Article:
Hyponatremia hit the headlines with the publication of data on the prevalence of the condition in Ironman finishers. Scarily, over 10% of athletes tested had hyponatremia! But what is this potentially race-ruining condition and how can it be avoided?

What is hyponatremia?

Hyponatremia is a medical term describing low (hypo) blood sodium levels (natremia – Na is the chemical symbol for sodium). There are a few different causes of the condition, but the one of interest to athletes is when dilution of sodium levels in the blood is driven by excessive drinking. This can be exacerbated by the loss of sodium in sweat during prolonged exercise. This variant of the condition is known as ‘Exercise Associated Hyponatremia’, or EAH.

The symptoms of hyponatremia

Maintaining blood sodium levels within a healthy range (135-145mmols per litre) is critical to homeostasis and optimal bodily function. When blood sodium levels drop below this ideal range initial symptoms can include:

  • Nausea
  • Lethargy
  • Muscle cramps
  • Weakness/fatigue
  • Headaches
  • Restlessness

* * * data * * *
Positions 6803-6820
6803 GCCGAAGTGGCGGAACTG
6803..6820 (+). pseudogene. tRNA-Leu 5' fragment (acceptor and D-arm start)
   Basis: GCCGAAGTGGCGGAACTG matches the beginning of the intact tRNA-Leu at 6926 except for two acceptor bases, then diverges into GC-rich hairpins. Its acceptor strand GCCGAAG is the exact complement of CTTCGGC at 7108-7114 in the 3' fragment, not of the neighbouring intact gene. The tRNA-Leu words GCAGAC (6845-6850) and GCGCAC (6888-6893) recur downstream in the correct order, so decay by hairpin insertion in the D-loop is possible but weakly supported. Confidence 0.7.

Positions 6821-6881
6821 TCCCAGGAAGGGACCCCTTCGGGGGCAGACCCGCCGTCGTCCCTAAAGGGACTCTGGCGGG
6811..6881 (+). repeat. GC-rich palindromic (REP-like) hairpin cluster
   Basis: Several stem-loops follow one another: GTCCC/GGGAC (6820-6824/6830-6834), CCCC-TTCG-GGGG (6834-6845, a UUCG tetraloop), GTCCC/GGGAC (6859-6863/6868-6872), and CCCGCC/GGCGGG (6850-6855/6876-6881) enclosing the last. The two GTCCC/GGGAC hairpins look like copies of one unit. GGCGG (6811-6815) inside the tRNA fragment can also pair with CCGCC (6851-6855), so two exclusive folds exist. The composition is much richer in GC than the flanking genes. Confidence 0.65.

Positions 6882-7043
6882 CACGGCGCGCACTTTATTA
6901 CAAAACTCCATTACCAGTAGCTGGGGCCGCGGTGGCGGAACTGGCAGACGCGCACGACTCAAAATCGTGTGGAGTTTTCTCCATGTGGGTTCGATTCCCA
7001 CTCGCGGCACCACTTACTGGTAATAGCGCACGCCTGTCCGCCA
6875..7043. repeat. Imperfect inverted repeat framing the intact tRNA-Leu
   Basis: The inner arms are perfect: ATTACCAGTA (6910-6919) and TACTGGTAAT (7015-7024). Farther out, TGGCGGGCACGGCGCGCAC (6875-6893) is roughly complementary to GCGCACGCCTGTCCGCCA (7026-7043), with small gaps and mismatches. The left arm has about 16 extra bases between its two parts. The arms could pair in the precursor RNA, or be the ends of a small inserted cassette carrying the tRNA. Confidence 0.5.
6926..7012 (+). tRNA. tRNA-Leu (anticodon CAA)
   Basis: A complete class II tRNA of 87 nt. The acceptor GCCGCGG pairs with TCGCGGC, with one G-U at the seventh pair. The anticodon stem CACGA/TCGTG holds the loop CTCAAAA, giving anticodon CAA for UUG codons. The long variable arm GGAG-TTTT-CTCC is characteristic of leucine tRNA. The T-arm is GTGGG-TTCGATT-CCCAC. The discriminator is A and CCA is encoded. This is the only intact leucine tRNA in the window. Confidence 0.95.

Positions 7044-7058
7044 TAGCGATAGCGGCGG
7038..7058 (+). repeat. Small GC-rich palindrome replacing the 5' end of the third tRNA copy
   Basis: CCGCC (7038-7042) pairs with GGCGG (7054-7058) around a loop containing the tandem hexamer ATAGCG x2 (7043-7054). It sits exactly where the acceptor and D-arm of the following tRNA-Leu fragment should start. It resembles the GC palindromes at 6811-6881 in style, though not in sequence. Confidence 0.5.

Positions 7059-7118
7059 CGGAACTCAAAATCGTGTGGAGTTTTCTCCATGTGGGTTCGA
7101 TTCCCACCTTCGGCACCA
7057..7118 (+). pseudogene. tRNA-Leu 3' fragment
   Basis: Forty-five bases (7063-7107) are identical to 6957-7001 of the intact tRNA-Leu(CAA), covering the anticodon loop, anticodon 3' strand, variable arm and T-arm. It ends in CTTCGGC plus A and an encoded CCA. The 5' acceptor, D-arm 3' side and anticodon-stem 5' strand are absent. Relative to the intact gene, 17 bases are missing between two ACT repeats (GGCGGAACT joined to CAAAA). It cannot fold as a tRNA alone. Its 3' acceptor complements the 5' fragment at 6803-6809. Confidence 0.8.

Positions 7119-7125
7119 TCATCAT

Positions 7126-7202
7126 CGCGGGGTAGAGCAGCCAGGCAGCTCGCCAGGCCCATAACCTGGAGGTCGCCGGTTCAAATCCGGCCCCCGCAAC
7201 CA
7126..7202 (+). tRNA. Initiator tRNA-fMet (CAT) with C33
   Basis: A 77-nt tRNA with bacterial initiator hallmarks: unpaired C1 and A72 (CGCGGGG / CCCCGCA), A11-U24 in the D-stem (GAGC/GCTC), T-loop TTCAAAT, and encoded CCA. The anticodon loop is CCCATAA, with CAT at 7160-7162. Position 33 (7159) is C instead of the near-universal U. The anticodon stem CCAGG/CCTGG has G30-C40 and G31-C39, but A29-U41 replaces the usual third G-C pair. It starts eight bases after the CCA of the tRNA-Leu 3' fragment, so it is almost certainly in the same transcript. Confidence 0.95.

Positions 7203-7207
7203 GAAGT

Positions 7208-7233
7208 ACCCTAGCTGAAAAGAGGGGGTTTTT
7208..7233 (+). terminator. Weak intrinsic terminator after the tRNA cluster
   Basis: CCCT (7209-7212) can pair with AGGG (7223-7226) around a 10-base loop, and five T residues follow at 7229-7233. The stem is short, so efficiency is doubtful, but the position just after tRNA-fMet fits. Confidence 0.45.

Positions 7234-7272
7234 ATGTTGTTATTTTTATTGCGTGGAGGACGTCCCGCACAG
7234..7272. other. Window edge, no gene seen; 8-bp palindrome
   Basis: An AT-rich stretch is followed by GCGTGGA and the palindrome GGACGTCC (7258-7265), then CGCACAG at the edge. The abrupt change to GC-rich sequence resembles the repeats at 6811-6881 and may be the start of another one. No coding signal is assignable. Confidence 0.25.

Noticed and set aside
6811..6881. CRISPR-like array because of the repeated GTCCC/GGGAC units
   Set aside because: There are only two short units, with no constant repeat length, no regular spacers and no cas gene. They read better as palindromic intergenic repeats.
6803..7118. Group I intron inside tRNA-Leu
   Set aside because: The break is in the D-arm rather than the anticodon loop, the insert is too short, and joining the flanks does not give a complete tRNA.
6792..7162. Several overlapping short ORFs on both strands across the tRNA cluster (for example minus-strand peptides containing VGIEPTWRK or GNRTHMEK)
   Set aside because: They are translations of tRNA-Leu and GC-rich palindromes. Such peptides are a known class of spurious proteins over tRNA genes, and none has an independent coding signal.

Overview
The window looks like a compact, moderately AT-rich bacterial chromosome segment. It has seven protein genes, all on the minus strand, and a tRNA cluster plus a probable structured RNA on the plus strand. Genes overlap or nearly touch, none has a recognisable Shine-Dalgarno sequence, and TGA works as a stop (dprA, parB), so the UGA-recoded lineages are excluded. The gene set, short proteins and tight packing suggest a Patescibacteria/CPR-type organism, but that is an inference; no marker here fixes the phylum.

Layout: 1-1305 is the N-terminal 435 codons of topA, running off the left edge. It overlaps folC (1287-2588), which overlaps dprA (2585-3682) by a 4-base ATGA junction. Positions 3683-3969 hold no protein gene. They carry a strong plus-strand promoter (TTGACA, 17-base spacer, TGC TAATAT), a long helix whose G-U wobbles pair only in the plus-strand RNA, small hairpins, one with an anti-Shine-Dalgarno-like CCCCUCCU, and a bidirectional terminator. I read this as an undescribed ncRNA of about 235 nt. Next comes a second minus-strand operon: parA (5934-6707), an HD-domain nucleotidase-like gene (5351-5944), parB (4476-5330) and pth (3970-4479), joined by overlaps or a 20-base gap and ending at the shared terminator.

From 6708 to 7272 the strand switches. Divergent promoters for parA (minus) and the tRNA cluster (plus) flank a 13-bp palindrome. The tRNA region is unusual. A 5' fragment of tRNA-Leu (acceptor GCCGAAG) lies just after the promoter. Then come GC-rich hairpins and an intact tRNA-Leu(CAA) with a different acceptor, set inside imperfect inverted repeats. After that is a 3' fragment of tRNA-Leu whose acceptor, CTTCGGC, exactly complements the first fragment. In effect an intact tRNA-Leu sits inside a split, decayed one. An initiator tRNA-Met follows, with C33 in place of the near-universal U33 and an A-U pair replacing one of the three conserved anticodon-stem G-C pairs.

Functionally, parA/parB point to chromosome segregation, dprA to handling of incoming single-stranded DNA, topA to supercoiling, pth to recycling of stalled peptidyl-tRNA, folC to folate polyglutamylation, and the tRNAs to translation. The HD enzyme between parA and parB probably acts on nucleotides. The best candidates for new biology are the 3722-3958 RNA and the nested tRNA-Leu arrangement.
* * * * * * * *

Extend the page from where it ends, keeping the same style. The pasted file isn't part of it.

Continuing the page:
Because of how finely balanced your blood sodium levels need to be for good health, even mild hyponatremia during exercise is bad news. It can seriously undermine your performance well before it starts to make you properly ill. In severe cases of hyponatremia, the symptoms can potentially escalate into seizures and coma. The end result can even be death, if things go uncorrected for long enough. This is because, in order to try to preserve sodium concentrations in the blood, the body shifts excess fluid it can’t otherwise excrete from the blood plasma into it’s own cells, causing them to swell up. This swelling is devastating when it occurs in brain cells and is what leads to the condition becoming fatal. About 14 deaths, including one at Ironman Frankfurt in 2015, have been directly attributed to hyponatremia during sporting events since 1981. However, as the results from the recent Ironman study show, the occurrence of non-fatal EAH is likely to be a lot higher.